MAKING SENSE -- March 13, 2012 at 2:40 PM ET
How Does the U.S. Deficit Affect Me?
Stacks of $100 bills pass through a circulator machine at the Bureau of Engraving and Printing in Washington, D.C. Photo by Andrew Harrer/Bloomberg via Getty Images.
Paul Solman frequently answers questions from the NewsHour audience on business and economic news on his Making Sen$e page. Here is Tuesday's query:
Name: Steve Ehrlich
Question: How does the $15.49 trillion deficit in this country affect individuals? Does it mean that the Treasury is printing money that isn't worth the paper it's printed on?
Paul Solman: Not unless the world price of paper should happen to skyrocket. Most likely, it means the money the Treasury is printing at the moment will be worth less and less over time.
Big surprise. That process has been happening since the advent of federal currency. Since the Federal Reserve was created and got into the act in 1913, the U.S. dollar has lost somewhere between 94 percent and 99.7 percent of its value. (See MeasuringWorth.com for a range of conversion options: constant basket of goods, unskilled wage, etc.) Students of economic history will note that this was the very moment at which America's became the world's dominant global economy. It has remained so for 99 years. In other words, inflating one's currency isn't the end of the world, though it may look like (write it!) disaster.
One consequence of gradual inflation is the erosion of a country's debts, if incurred in its own currency. So much of Greece's problem, for example, is the fact that it borrowed not in drachma, but euro, and must now pay back in a currency it cannot devalue by creating more of it. The U.S. dollar, by contrast, is likely to remain a negotiable currency for quite some time to come. Thus when people confront me with the looming catastrophe of the federal debt, I tend to respond that I'm stirred but not shaken, betting the United States will service it in an orderly fashion, albeit in devalued, i.e, "inflated" dollars.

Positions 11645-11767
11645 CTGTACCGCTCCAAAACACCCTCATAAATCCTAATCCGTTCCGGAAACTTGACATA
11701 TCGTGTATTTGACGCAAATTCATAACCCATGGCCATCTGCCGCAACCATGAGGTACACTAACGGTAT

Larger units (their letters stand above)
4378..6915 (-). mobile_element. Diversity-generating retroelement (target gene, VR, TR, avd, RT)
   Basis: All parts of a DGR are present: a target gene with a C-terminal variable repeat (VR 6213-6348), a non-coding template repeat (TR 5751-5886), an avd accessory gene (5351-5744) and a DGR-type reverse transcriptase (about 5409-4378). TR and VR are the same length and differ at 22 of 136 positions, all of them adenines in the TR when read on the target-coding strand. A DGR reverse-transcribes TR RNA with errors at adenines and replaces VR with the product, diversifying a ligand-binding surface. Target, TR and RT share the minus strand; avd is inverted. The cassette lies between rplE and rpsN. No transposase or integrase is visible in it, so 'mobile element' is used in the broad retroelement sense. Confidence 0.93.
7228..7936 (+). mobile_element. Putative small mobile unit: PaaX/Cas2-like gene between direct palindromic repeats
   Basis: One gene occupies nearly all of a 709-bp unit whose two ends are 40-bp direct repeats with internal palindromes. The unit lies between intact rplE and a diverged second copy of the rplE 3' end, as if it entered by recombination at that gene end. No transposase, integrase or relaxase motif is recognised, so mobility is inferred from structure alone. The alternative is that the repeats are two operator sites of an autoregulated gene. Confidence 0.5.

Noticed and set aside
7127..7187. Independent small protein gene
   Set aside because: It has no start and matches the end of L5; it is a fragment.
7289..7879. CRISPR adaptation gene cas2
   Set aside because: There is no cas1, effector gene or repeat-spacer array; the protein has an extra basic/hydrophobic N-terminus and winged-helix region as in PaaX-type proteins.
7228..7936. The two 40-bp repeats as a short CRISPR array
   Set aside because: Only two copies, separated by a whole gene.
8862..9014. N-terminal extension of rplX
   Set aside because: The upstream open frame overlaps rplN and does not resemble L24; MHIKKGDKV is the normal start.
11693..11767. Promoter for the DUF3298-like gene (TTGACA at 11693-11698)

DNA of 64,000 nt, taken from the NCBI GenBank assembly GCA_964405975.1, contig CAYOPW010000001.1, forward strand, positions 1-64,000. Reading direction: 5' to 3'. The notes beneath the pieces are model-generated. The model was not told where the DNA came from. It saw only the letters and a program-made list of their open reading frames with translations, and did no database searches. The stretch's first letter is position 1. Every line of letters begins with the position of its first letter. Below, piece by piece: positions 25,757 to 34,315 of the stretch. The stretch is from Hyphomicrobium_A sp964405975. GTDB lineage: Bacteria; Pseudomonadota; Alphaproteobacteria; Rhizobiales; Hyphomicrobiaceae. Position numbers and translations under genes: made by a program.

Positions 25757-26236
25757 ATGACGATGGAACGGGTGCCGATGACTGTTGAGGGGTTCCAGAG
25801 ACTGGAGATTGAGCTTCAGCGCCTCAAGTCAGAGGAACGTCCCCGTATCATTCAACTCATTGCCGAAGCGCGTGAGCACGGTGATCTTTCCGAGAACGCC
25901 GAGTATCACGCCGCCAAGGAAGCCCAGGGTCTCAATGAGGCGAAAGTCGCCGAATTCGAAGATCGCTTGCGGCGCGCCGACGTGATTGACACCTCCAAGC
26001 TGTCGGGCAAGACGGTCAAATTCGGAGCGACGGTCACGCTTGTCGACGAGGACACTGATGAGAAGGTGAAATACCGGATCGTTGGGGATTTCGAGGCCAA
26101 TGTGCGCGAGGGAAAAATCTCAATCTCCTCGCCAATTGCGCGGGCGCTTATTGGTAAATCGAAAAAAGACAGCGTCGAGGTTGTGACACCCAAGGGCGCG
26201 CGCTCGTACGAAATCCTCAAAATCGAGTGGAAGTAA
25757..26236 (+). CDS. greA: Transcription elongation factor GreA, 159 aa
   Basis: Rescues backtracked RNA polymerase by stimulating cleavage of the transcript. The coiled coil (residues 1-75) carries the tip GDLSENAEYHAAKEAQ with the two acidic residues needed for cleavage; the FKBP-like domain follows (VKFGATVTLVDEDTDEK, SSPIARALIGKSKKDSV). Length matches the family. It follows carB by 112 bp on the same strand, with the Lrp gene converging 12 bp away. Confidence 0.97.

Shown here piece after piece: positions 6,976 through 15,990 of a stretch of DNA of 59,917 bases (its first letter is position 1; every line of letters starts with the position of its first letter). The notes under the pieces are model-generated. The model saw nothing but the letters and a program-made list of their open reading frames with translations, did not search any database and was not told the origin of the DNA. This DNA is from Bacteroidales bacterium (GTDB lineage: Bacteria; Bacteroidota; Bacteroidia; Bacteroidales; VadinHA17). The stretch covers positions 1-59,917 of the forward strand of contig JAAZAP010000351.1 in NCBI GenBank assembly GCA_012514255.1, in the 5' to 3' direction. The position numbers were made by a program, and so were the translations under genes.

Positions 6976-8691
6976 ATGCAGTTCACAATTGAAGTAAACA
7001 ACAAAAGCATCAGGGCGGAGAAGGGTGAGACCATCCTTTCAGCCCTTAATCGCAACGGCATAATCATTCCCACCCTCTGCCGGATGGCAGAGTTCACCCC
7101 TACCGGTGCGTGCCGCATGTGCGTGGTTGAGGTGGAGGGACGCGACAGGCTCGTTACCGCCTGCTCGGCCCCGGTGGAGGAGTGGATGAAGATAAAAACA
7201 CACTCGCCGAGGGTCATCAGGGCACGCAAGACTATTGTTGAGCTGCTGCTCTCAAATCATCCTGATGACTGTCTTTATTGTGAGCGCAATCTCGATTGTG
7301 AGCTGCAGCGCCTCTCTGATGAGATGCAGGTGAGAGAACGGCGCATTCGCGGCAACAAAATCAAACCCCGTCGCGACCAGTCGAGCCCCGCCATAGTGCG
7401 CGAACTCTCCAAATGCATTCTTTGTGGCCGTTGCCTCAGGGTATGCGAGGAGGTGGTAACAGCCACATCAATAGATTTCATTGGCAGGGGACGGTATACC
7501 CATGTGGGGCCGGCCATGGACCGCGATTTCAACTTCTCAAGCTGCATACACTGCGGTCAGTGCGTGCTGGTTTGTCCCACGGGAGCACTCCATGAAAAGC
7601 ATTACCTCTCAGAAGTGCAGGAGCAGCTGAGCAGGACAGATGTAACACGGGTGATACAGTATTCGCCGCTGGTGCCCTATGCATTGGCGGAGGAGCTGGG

If the United States were to go the hyperinflation route of a Zimbabwe or Germany, then, of course, look out. Such economies freeze, face increasingly punitive interest rates and eventually require drastic overhauls. Not a zero probability event here in America. But even though my wife and I have invested a little more than half of our retirement funds in Treasury inflation-protected securities to hedge against such a possibility, inflation doesn't threaten to make U.S. currency worthless anytime soon. I'm betting on a gradual version.